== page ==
In real life.
The following problem has two parts:
A.A woman wants to build a table 78" long and 32" to 33" wide. She wants to build it with a board at each end which will run perpendicular to the interior boards which will run lengthwise.
You will use 2" thick boards (which are really only 1 1/2" thick). You may use any length of board you wish. You may not change the width of any board you choose. You must use at most only two widths of board.
Nominal dimension on the left, real life dimension on the right:
12" // 11"
10" // 9 1/4"
8" // 7 1/4"
6" // 5 1/2"
4" // 3 1/2"
Recommend which boards to be used and how they will be put together in the least expensive way possible while still being aesthetically pleasing. Calculate the rough cuts you want the store to make for you.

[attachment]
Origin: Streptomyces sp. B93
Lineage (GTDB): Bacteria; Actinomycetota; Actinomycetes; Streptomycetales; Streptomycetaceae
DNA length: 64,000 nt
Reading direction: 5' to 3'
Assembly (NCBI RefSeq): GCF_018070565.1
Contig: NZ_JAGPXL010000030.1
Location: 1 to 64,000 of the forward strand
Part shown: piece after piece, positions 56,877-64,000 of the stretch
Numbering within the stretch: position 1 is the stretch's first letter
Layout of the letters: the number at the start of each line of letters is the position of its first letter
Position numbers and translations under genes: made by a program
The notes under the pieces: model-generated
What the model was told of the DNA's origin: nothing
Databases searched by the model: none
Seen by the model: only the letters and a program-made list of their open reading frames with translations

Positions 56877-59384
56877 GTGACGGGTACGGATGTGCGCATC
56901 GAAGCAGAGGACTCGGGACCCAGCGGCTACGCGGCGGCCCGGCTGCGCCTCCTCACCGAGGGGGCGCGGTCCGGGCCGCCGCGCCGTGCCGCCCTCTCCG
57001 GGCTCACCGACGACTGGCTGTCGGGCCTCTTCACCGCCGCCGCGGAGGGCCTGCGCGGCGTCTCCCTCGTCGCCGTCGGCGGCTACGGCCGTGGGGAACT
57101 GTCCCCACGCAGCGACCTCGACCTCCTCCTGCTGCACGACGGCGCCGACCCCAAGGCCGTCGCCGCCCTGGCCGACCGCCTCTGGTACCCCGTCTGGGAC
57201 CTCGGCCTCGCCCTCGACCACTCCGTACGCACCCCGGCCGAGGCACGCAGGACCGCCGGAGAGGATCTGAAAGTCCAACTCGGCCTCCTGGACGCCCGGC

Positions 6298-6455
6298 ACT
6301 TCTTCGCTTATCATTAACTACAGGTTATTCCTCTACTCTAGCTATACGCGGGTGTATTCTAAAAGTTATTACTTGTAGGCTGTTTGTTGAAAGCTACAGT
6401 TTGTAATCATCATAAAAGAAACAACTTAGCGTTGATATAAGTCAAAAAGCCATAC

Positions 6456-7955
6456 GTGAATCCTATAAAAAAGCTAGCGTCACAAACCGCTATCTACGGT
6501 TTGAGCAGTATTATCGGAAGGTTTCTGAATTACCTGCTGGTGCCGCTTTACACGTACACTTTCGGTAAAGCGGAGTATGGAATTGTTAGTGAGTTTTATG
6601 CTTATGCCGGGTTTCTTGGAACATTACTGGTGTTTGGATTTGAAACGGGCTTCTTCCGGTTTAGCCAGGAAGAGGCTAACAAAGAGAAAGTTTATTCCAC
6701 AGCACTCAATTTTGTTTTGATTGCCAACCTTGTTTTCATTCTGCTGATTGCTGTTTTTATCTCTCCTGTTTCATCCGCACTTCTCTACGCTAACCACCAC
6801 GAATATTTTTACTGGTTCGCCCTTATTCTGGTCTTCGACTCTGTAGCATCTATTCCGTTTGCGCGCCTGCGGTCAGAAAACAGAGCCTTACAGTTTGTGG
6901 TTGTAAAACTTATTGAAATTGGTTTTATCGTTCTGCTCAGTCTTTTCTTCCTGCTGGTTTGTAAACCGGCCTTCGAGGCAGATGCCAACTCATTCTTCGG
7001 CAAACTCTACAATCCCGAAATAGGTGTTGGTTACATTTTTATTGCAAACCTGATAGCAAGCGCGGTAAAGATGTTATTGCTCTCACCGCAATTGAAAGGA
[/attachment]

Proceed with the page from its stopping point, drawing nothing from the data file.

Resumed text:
Here is the cost of the boards:
You have fifteen minutes at each store and no calculator.
Oh, and Store 1 doesn't actually carry any pine, specifically. Those prices are for spruce--or fir--or pine. You won't discover this fact until you have bought them and had them cut, however.
B.Add the cost of a circular saw so you can make straight cuts and factor in a day and a half to track down the router bit so you can join the boards with biscuits. Calculate the gas used to drive to three stores to find biscuits and two trips to yet another store to buy and return two different sizes of router bits.
Assume it takes three hours to join the boards lengthwise.
Add in a further two to three hours--after work tomorrow--to join the end pieces.
Add the time to sand the table, stain it and top coat it.
How much will the table top cost and will it be done by Wednesday?
Show your work.